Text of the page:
Your success or failure with the Coir pots

Julia NY(6)September 3, 2011

I just got my order from Bluestone with the new packaging and biodegradable pots which they say is made from coconut husk fibers - Coir. I've gotten all mine in the ground and hopefully they do well. I did notice that on 2 of the plant pots there was what looked like mold. I'm not sure if it was created from the materials being too wet when shipped or when they were at the nursery. I will forward my thoughts to Bluestone and perhaps they used some sort of white substance which created the look of mold.

Anybody else have experience with these types of pots? Success or failures experiences you can share?

I will comment that I do like the new packaging with no peanuts BUT, I've found that alot of the planting mix had fallen out of the coir pots in transit.


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The problem with the planting mix falling out seems universal, judging from comments on the perennials forum. I let them know that it had happened with the one clematis I received and got a nice note in return saying that they were changing the pre-mailing watering regime and looking into other fixes. Hopefully this will get straightened out. I too am grateful for the lack of packing peanuts, but most nurseries that I have used fasten either cardboard or plastic across the top of the soil to help it stay in place.

    Bookmark   September 3, 2011 at 12:50PM
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Julia NY(6)

I will contact them to let them know how the packaging worked out. My mix was wet but still fell out. I know delivery people never pay attention to keeping a box right side up and that may be contributing to the problem.

Maybe it is too soon to get feedback on the coir pots over the long period.

As a side note, Bluestone has been very customer oriented so definitely a place I would order from again.


    Bookmark   September 4, 2011 at 8:01PM
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maxygolf(z7b SC)

I have a question regarding coir being used to propogate plants. This is the most recent forum on coir.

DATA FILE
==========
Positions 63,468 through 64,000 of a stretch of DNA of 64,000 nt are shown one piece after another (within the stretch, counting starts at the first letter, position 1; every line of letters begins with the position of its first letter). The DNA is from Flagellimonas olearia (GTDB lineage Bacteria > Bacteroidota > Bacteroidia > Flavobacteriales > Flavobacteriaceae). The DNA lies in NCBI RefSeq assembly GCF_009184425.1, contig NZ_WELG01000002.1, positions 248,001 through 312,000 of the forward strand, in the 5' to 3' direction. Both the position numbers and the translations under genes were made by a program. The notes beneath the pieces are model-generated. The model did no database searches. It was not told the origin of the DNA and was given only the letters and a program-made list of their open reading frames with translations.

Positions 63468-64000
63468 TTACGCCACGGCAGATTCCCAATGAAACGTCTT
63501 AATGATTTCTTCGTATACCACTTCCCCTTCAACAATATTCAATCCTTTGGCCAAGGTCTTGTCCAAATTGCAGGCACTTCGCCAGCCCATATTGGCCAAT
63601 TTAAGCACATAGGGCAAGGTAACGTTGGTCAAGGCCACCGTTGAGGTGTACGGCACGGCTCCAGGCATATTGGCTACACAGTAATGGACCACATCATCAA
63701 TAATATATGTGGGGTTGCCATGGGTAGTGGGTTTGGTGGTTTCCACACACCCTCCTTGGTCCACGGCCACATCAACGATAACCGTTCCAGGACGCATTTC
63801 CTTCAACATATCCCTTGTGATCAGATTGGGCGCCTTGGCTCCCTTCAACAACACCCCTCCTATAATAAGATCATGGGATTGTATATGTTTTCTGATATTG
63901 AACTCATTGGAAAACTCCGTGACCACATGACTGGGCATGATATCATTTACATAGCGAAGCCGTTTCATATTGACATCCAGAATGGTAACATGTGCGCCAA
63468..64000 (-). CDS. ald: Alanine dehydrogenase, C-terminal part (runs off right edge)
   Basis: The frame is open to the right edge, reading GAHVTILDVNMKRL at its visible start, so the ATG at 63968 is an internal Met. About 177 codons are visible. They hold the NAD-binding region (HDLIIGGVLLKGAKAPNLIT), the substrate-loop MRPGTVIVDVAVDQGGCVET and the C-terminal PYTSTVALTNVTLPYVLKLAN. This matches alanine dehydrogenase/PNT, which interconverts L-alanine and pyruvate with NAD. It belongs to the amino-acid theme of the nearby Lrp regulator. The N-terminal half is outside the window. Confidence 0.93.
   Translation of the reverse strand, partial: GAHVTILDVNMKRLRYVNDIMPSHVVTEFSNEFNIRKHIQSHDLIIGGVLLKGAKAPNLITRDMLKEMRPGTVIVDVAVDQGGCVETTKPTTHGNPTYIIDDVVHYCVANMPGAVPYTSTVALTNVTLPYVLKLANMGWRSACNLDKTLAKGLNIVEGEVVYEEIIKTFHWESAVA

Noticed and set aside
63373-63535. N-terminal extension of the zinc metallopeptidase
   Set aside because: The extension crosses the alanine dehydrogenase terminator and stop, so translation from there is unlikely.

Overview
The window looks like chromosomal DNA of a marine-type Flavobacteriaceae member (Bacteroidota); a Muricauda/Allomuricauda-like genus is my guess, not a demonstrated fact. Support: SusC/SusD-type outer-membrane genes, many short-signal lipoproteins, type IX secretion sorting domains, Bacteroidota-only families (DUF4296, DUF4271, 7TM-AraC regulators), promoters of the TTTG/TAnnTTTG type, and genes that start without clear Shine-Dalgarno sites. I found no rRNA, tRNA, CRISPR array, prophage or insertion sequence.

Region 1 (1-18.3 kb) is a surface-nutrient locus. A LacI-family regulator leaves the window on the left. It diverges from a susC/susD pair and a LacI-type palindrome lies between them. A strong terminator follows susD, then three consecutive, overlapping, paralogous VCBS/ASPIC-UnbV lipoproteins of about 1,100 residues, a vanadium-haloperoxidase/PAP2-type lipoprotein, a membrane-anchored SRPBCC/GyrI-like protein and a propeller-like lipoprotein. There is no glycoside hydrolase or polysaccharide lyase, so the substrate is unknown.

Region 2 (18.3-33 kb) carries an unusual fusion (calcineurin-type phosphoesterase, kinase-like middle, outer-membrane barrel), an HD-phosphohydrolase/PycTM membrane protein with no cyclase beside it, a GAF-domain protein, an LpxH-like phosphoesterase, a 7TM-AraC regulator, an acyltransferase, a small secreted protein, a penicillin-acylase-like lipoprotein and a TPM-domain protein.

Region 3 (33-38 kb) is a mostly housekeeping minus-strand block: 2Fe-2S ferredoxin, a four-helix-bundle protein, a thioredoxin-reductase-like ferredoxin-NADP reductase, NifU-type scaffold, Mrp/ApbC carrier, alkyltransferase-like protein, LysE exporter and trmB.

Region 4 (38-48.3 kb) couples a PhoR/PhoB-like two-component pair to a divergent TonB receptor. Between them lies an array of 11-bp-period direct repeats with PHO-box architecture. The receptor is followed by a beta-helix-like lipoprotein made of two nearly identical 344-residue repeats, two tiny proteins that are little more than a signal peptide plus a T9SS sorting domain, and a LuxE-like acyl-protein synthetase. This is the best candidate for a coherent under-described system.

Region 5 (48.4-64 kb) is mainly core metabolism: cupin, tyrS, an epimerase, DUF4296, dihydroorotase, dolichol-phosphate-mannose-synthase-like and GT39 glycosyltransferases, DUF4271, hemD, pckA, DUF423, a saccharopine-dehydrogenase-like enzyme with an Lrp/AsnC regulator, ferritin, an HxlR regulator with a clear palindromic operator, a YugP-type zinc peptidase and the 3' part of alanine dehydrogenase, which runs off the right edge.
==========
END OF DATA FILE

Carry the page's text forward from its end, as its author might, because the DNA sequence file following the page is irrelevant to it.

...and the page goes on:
Azaleas I bought this spring died back because the roots were so tightly bound they would not spread into surrounding soil, despite cutting into the root ball when planted.
The original root ball stayed intact and whatever medium was used, it contributed to the roots being bound and soaking the roots to loosen any medium was useless. I used a knife to cut all the way through and found no roots other than these fine ones that were matted and grew no larger.
Is this a result of using coir as the starter medium?
Or could they possibly have grafted some other root to the azalea?
Anybody have any theories?

    Bookmark   September 15, 2011 at 9:28AM
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Julia NY(6)

I did contact Bluestone and got some additional information regarding Coir pots. They did send me a link to an article but until there is some real life experience from others who have used it and what results they got after 1 year, I guess it will be a wait and see.

maxygolf: Hope you find an answer to your azalea issue. Have you tried posting on the Azalea and Rhododendron forum to see if anyone can help?


Here is a link that might be useful: Azalea and Rhodondendron Forum

    Bookmark   September 15, 2011 at 6:33PM
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As far as I can tell, Bluestone isn't using coir as the starter medium, they are using it as pots. I found that the roots on my clematis had grown through the coir pot and were long enough to have good soil contact when I planted it.

As a side note, they seem to have modified their shipping some since folks are now reporting plants arriving in good condition with the soil staying in the pots.

    Bookmark   September 17, 2011 at 12:12AM
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Julia NY(6)

I did get a response from Bluestone and they said they were working on improving the packaging so the medium wasn't spilling over into the shipping carton.


    Bookmark   September 24, 2011 at 4:18PM
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